UConn touts its economic contribution but touches off a political dustup

The University of Connecticut outlined its significant impact on the state’s economy in a report released Wednesday, but it immediately became the center of a partisan dispute in Connecticut’s gubernatorial campaign.

Gov. Dannel P. Malloy joined UConn officials in Hartford Wednesday morning to celebrate the report, which concluded that spending by the state’s flagship university generated $3.4 billion worth of economic activity – about 1.5 percent of the state’s economy – in the 2012-13 fiscal year, and is poised to do more in the future.

But Greenwich businessman Tom Foley, the GOP gubernatorial nominee, charged Connecticut’s flagship university with funding an inappropriate “political puff piece” less than two months before the election, to help the Democratic governor’s campaign.

The university retained Tripp Umbach, a Pittsburgh-based economic consulting firm, to assess the university’s effect on Connecticut’s economy in the 2012-13 fiscal year.

That study, which cost UConn $49,700, analyzed a number of positive impacts involving the main campus in Storrs, the various branch campuses, the UConn Health Center in Farmington and various university research entities.

“This report provides an empirical foundation for concluding what’s long been clear anecdotally: UConn is essential to the success of our state,” said University President Susan Herbst.

Today’s announcement demonstrates that UConn is more than a university – it’s a unique resource that can be leveraged to create new jobs and sustain long-term economic growth and innovation across Connecticut,” Malloy said.

“UConn’s economic impact will continue to grow with investments like Next Generation Connecticut that create jobs, spur business activity, and help position Connecticut as a global destination in science and research.”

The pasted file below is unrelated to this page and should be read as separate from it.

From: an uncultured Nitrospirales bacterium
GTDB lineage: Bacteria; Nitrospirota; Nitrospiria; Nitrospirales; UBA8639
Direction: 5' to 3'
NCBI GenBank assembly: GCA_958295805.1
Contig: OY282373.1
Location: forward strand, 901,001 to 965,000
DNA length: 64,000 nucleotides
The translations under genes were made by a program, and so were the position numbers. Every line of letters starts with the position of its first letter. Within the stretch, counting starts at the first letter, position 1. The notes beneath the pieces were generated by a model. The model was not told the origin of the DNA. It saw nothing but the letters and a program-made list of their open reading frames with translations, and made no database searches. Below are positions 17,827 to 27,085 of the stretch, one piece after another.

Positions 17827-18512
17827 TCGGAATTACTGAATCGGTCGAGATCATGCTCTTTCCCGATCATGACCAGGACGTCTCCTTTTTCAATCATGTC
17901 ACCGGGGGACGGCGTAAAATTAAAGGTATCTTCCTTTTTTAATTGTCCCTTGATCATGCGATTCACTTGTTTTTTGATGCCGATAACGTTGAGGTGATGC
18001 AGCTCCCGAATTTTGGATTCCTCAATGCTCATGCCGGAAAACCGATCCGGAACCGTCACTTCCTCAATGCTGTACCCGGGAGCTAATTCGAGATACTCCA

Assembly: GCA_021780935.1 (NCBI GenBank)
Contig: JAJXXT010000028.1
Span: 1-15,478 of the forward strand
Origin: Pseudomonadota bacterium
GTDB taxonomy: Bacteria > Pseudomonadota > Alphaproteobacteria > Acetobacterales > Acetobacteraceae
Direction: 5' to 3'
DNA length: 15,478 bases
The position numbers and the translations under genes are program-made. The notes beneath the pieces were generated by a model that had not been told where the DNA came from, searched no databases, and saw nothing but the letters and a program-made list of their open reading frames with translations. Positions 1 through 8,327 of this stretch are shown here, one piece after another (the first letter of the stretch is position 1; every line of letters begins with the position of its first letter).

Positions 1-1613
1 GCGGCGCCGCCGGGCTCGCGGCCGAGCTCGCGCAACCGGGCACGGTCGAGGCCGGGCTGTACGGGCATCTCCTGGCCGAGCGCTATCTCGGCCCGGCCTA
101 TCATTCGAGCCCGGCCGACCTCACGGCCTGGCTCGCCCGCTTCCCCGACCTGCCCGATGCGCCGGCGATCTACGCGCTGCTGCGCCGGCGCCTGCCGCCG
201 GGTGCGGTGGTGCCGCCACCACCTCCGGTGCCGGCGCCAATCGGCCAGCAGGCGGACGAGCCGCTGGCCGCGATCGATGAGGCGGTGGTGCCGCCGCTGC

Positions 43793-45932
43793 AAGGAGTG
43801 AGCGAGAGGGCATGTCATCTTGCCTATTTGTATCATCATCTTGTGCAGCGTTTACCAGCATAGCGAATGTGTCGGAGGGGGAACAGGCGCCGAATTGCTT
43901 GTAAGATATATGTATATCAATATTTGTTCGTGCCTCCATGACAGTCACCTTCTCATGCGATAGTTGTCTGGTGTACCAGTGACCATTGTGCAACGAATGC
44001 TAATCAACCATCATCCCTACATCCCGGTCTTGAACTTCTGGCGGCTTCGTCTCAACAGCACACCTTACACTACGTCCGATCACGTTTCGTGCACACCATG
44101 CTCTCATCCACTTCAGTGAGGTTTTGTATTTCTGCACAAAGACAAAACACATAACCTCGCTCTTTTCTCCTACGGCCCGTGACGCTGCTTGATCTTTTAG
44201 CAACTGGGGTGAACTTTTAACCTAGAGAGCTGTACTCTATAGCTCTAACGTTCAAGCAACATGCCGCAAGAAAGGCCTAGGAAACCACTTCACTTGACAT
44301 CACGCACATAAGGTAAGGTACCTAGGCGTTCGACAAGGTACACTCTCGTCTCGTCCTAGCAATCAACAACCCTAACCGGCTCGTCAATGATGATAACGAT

UConn, including staff, students and campus visitors, spent about $1.5 billion on goods and services in 2012-13, the study reports.

Since many of those dollars were spent with local businesses, that, in turn, triggered $1.9 billion in indirect economic activity, as those businesses re-spent the money.

One out of every $68 in the state’s economy two fiscal years ago was attributable to UConn, the report states.

Tripp Umbach also estimated that one out of every 90 jobs is attributable to UConn, which employed 10,505 faculty and staff directly while supporting more than 13,700 other jobs in hotels, restaurants, retail stores, and construction, security and information technology.

“Through its local spending, as well as direct and indirect support of jobs, the presence of the university stabilizes and strengthens the local and statewide tax base,” the report added. “The university is an integral part of the state’s economy, generating revenue, jobs and spending.”

UConn employees, students and vendors paid more than $202 million in income, sales, corporation, property or other taxes to state and local governments in 2012-13.

An estimated 57 percent of the 8,000 students who graduate UConn each year remain and work in the state.

And the university’s roughly 100 research centers and related institutes gradually experienced increases in patents issued and filed, as well as gross licensing income, between 2008 and 2013.

But, the consultants noted, the chief evidence of the research efforts’ value is the $242 million spent in this area in 2012-13, creating almost 2,100 jobs for researchers, support staff or partner businesses developing new products.

The Foley campaign issued a written statement asking, “Of all the things UCONN could study, why are they studying this?”

It added that ordering the study to influence Malloy’s campaign “would be an improper use of public resources and would substantially erode public confidence in our public institutions.”

UConn spokesman Tom Breen said that “the project goes back well over a year,” adding that Tripp Umbach began work on the report last fall.

Breen also noted that two of the major initiatives the legislature and Malloy approved for UConn over the past four years don’t even figure prominently in this report.

A partnership with The Jackson Laboratory to develop a major bioscience research cluster around the health center in Farmington wasn’t approved until late 2011, and was in the earliest stages of development during the 2012-13 fiscal year.

And Next Generation Connecticut, a 10-year program to dramatically expand science, engineering and technology programs on UConn’s main campus in Storrs and at its Stamford branch, didn’t launch until this year.

The study does cite these projects briefly, mentioning their potential to greatly expand the university’s research operations in the future.

“If the university can maintain and grow its strong faculty base, it will continue to attract, and consequently spend, increasingly higher levels of research dollars and the number of jobs supported will rise,” the study notes.

It also mentions long-running UConn partnerships with GE and United Technologies Corp.

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